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A tombstone epitaph can provide the full name of an ancestor, place and date of birth and death, names of spouse and children, and other data.  Accept dates on tombstones with caution.  A lack of funds frequently delayed the purchase of a tombstone and consequently information on it may have been provided from memory rather than from original burial records.  In addition , the date of burial instead of death was sometimes recorded on a tombstone.  In copying over a tombstone inscription, copy the inscription exactly as it appears and place guessed at illegible portions in brackets.  The word "consort" means wife, and "relict" means widow.

New Brunswick tombstones vary in size, shape and composition.  During the late 18th and early 19th centuries, gravestones were white or gray marble imported from New England or sandstone quarried in the Moncton area.  An italic script was used on marble and sandstone tombstones; however, Roman lettering gained prominence when granite, quarried at Hampstead, Queens County and St. George, Charlotte County following 1860, became more popular.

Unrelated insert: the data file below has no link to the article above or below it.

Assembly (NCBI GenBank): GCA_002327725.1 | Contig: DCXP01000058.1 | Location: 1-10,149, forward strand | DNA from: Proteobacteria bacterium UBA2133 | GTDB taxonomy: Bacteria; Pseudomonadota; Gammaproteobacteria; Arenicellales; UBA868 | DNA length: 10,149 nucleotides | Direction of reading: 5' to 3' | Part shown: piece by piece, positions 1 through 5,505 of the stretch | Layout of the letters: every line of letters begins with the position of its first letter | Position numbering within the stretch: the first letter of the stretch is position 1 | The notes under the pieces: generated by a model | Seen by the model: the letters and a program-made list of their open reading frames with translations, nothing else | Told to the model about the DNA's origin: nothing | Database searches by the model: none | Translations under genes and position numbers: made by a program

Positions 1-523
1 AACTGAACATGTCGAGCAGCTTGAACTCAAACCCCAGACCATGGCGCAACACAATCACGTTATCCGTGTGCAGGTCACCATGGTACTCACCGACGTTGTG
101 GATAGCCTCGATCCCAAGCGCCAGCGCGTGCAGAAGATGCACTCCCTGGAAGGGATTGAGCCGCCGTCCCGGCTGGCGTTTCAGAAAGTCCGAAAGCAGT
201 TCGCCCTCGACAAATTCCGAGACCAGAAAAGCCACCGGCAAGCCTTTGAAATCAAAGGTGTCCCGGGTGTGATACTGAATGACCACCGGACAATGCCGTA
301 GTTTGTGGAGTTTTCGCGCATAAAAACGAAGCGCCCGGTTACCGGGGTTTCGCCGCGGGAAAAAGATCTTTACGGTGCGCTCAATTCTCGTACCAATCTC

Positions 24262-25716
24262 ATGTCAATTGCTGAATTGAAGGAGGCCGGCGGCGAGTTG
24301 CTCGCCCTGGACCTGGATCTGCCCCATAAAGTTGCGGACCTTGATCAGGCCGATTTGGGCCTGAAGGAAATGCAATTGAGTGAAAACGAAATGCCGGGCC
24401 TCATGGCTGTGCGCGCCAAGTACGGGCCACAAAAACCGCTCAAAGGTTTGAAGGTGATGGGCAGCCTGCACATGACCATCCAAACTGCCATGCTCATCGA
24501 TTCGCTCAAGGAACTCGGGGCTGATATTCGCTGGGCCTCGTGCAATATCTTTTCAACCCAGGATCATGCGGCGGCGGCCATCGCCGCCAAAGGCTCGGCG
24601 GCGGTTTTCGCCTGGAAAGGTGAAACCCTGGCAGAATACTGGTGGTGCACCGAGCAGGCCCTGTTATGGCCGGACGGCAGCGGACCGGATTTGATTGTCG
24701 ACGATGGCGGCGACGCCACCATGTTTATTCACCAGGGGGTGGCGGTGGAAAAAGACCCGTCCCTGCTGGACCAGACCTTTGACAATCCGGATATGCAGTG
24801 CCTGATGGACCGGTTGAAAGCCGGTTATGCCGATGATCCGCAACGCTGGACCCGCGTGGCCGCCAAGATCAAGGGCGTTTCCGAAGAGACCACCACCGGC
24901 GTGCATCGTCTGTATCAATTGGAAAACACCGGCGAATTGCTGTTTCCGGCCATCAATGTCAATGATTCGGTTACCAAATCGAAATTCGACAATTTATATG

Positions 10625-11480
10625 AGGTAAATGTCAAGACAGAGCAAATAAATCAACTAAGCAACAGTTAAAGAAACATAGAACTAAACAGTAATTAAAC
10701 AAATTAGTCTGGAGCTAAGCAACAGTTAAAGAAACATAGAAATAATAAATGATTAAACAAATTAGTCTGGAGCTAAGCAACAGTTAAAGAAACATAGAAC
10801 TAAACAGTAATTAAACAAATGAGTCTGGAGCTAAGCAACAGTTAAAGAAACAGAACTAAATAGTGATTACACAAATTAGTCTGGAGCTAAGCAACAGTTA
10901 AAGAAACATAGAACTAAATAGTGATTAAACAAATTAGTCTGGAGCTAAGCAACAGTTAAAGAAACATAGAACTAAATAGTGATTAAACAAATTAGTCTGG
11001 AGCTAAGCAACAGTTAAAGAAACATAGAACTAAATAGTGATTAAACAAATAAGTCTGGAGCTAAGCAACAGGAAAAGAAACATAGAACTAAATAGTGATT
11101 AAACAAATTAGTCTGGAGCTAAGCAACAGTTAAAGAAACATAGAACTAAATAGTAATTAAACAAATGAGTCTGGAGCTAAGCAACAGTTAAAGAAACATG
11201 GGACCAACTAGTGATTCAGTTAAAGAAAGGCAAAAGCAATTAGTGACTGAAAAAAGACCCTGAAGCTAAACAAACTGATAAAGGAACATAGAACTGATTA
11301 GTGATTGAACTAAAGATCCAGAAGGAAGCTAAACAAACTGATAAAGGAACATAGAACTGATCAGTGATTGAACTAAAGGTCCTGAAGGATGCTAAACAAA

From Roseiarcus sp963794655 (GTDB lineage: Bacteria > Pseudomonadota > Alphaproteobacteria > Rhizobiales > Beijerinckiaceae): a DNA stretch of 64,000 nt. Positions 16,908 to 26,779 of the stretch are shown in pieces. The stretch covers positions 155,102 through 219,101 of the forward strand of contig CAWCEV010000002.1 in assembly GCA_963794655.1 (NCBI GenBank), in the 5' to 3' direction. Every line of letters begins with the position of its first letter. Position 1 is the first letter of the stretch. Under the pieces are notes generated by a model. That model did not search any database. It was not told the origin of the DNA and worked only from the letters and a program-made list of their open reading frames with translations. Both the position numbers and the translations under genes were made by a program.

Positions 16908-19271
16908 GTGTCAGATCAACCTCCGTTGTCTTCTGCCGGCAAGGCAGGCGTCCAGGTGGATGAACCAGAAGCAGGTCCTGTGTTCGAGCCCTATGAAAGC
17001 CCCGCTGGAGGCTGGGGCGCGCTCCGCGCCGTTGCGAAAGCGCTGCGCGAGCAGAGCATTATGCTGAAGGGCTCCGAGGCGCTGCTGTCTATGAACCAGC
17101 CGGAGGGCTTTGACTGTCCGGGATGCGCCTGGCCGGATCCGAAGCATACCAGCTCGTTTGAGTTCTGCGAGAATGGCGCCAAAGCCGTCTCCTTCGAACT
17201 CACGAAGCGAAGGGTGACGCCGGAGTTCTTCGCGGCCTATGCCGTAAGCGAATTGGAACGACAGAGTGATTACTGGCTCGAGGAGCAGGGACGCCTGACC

Over the years, tombstone epitaphs from many cemeteries throughout New Brunswick have been transcribed and copies placed in the Search Room of the PANB.  These compilations vary in content, completeness and accuracy but all are valuable in that they can contain information on stones that may no longer exist.  Researchers should also check the inventory for

MC80 New Brunswick Publications Collection

and consult the index under the heading cemetery or under the County name in which they are interested.  Tombstone inscriptions are often published in genealogical periodicals and historical society journals.